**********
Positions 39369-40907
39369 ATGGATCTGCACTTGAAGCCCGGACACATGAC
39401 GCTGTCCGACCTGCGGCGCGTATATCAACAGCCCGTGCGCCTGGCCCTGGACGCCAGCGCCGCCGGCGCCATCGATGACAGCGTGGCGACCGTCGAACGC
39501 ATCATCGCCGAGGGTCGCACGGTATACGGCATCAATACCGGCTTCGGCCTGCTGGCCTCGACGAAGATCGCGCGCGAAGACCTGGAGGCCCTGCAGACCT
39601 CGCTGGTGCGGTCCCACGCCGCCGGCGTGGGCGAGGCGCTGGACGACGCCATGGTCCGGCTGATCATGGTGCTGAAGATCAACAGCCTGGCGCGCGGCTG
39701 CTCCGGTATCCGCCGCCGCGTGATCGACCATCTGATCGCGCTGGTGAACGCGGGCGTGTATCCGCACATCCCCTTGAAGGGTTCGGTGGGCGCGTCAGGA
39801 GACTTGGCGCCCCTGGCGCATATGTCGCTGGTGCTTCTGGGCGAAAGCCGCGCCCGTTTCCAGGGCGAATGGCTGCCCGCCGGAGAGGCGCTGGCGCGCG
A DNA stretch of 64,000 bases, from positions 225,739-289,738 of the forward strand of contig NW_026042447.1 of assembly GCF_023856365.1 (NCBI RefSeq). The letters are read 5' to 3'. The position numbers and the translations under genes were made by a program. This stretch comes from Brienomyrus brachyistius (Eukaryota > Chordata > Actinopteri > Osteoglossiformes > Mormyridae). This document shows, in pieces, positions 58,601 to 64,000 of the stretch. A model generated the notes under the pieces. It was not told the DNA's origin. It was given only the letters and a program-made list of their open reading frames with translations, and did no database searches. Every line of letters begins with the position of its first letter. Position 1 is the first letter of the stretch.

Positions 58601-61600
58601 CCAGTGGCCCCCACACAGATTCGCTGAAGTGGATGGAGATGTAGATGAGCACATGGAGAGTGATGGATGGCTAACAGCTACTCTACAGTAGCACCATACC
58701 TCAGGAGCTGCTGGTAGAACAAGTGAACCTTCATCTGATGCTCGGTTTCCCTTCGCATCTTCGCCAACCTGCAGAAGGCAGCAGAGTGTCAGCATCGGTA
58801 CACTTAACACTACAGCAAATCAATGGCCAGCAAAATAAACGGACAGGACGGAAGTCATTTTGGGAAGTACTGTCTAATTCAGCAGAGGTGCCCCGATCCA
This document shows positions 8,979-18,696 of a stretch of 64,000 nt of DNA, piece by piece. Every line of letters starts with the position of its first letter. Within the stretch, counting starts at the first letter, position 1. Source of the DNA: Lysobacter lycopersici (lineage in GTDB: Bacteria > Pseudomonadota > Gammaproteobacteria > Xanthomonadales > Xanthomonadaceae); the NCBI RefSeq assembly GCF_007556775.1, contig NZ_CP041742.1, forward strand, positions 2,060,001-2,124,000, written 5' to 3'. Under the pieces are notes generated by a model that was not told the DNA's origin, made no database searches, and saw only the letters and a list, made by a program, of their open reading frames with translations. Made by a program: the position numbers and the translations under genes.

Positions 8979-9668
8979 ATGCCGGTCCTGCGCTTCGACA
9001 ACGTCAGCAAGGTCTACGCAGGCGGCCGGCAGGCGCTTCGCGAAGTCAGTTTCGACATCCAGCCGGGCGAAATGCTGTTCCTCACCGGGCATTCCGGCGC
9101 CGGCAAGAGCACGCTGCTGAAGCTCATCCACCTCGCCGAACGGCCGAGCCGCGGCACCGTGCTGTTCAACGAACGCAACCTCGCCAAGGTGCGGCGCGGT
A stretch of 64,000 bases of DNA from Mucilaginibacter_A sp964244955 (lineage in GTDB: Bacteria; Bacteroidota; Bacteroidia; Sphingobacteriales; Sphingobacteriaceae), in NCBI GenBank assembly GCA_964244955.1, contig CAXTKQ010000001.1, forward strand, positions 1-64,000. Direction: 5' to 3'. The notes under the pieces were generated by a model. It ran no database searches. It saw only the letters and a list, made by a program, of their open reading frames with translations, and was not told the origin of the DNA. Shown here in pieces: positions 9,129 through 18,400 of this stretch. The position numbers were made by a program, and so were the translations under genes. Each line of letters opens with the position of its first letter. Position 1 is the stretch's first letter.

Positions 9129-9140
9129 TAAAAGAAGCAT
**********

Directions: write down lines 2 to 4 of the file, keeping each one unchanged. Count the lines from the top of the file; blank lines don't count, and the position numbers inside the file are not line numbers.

39369 ATGGATCTGCACTTGAAGCCCGGACACATGAC
39401 GCTGTCCGACCTGCGGCGCGTATATCAACAGCCCGTGCGCCTGGCCCTGGACGCCAGCGCCGCCGGCGCCATCGATGACAGCGTGGCGACCGTCGAACGC
39501 ATCATCGCCGAGGGTCGCACGGTATACGGCATCAATACCGGCTTCGGCCTGCTGGCCTCGACGAAGATCGCGCGCGAAGACCTGGAGGCCCTGCAGACCT